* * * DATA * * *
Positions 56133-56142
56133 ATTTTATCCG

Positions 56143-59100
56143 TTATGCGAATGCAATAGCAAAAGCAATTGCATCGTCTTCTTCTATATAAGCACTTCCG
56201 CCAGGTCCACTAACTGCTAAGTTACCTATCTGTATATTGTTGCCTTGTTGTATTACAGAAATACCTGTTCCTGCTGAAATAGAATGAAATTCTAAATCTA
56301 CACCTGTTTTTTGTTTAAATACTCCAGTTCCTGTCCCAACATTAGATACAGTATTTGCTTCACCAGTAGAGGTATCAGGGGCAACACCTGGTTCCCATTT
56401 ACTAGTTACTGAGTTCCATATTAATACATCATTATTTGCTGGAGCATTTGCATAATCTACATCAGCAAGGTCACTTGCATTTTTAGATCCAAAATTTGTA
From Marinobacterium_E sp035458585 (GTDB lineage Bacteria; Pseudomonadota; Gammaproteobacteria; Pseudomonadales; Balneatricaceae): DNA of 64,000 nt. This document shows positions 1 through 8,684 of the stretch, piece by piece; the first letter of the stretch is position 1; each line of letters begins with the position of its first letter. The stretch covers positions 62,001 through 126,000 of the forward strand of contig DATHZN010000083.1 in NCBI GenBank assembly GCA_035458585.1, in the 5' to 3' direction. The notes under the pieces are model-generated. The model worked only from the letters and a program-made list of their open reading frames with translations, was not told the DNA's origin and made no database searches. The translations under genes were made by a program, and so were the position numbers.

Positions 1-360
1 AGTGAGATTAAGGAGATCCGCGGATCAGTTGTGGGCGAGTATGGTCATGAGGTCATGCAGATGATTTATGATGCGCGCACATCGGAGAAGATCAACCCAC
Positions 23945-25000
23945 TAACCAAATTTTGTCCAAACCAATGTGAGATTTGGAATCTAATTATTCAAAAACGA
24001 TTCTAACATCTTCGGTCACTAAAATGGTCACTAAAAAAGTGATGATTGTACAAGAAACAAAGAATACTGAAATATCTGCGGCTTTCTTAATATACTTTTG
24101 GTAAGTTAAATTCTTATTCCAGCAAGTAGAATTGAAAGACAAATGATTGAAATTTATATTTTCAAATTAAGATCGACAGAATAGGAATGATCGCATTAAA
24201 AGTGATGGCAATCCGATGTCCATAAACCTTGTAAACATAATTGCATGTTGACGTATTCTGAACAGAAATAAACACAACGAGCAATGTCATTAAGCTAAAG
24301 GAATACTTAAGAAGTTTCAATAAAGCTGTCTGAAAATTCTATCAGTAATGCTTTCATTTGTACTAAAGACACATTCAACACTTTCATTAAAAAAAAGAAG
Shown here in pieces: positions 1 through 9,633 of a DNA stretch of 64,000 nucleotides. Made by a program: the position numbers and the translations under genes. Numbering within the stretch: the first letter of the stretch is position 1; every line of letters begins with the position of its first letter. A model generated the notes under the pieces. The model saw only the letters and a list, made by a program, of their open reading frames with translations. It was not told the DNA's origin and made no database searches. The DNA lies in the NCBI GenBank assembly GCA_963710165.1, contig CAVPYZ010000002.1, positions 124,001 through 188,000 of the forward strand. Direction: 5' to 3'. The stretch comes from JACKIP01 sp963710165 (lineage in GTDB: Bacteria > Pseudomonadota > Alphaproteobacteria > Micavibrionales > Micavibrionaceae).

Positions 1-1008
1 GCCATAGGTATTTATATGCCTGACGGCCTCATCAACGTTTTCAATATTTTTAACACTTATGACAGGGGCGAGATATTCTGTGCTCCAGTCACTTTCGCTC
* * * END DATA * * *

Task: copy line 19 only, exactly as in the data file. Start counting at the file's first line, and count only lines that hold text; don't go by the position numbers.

1 GCCATAGGTATTTATATGCCTGACGGCCTCATCAACGTTTTCAATATTTTTAACACTTATGACAGGGGCGAGATATTCTGTGCTCCAGTCACTTTCGCTC